I was given access to Jared in order to find out about the man, the distillery and a few other things along the way…

What was your journey to where you are today? 

It has been a completely unexpected one. I studied Ceramics and Social Work in college, and always figured I’d go back to school and teach college level ceramics. I got sidetracked with other work, music, and homebrewing beer. I left my non-profit job to open a craft beer bar with a friend, with the ultimate goal of brewing in-house, which never came to pass. In the meantime I fell in love with Scotch and was drinking everything I could get my hands on. I was already working on our first distillery build in my spare time just to help out, so when I was asked to be a Distiller and Production Manager at Balcones I jumped at the opportunity.

What is the most exciting thing in the whisk(e)y category for you at the minute? 

A combination of innovation and the opportunities for terroir to bring new flavour combinations to the market. We are continuing to see small producers trying anything and everything they can in whisky making, from raw ingredients, process parameters and maturation decisions. We’re seeing so many new approaches and they are going to bring some exciting new possibilities to the world of whisky. I am also excited about seeing how local yeast, local and heirloom grains, and maturation climates are also giving whisky fans spirits made in completely new ways. It will be a lot of fun to see what effect the localized components give us in the finished spirit.

Did the previous situations around Balcones affect how you approached your role? 

Oh, for sure. We came through such a crazy time, it took a good while to get the right people in place and spend the time and energy to build our culture. We had a huge challenge ahead of us to put together a great team and re-organize into a healthy and supportive place to work. Nothing is ever perfect, but I’m really proud of the crew and what we have built here. It has been non-stop growth for Balcones from day one, but we are in it for the long haul. We are loving the spirits we’re making, we’re working really hard and having fun doing it.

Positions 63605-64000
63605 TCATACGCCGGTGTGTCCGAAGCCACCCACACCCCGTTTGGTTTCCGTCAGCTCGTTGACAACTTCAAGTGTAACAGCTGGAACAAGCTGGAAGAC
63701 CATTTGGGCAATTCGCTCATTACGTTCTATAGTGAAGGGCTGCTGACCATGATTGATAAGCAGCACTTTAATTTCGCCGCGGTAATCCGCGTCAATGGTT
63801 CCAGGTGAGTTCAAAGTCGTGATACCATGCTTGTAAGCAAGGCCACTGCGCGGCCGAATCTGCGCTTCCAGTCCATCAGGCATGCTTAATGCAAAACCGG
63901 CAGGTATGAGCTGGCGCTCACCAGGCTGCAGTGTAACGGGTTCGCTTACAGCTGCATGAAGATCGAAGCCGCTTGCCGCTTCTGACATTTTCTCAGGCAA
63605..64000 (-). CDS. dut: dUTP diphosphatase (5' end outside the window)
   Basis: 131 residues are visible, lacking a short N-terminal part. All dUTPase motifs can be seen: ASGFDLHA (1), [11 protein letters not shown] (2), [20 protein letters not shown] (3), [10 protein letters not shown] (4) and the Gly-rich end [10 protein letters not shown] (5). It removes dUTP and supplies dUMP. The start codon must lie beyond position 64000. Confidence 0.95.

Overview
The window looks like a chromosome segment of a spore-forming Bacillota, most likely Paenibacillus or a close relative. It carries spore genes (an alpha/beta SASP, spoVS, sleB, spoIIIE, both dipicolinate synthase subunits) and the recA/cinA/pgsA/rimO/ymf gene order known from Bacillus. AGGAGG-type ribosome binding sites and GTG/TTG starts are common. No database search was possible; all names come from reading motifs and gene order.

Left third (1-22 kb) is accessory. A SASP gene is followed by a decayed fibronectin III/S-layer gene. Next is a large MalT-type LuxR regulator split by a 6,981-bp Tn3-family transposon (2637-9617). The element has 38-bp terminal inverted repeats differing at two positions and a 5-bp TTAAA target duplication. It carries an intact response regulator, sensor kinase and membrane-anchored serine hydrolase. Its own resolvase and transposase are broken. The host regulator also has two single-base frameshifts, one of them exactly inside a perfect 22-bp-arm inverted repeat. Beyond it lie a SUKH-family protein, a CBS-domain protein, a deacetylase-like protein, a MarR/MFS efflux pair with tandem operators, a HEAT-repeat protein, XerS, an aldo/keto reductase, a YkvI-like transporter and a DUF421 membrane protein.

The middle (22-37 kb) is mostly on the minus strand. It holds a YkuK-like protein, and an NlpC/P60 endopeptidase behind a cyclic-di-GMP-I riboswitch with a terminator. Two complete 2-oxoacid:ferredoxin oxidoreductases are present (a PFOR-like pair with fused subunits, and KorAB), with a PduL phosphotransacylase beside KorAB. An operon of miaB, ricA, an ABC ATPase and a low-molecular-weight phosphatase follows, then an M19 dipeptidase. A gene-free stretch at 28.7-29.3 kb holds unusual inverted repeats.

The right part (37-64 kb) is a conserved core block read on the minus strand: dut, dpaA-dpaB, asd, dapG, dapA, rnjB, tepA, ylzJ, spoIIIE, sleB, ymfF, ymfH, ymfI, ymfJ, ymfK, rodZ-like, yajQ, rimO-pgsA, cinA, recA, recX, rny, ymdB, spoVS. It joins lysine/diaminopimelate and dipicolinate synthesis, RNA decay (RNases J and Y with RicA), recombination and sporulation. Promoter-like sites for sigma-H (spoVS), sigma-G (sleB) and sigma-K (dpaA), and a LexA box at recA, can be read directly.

What innovations are in the pipeline? (Not the secrets, but wood experiments / mash bills etc.) 

We have been working on 100% Rye whisky for close to two years and it’s coming together nicely. We have a small amount of peated malt that’s getting closer to release. There are quite a few finishing experiments going on currently too. We have also just laid down the first Single Malt with barley that was grown and malted in Texas, so we’re excited about that. And we have plans for some Brimstone variants using other Texas woods for the smoking process as well.

What would your ideal whisk(e)y taste like? 

I couldn’t say one specific style or category. I do prefer the extremes, I really enjoy very delicate old Single Malts as well as huge cask strength Rye and Bourbon spice/wood bombs. I am a sucker for new aromas and flavors, I find myself gravitating to the odd ones and giving them time to grow on me. And ideal whisky should be so cohesive that you just enjoy it, and analyzing it or articulating your enjoyment comes as an afterthought. When it is truly singular you should have a hard time compartmentalizing the various components because it’s so unified and harmonious.

How would you sum up Balcones in a few words? 

I would characterize Balcones as big, bold, complex and expressive.

Do you have a favourite within the range? If so, which? 

That changes all the time. Single Malt was my first love – so I would probably say Single Malt if I had to choose. At any given moment my favorite is whatever we just finished blending. Special Releases are always fun because they don’t happen as often.

Away from your portfolio, what three whiskies do you enjoy sipping? 

Anything from Glenfarclas, lately a good bit of Glendronach and Imperial. Oh, and of course, beer!



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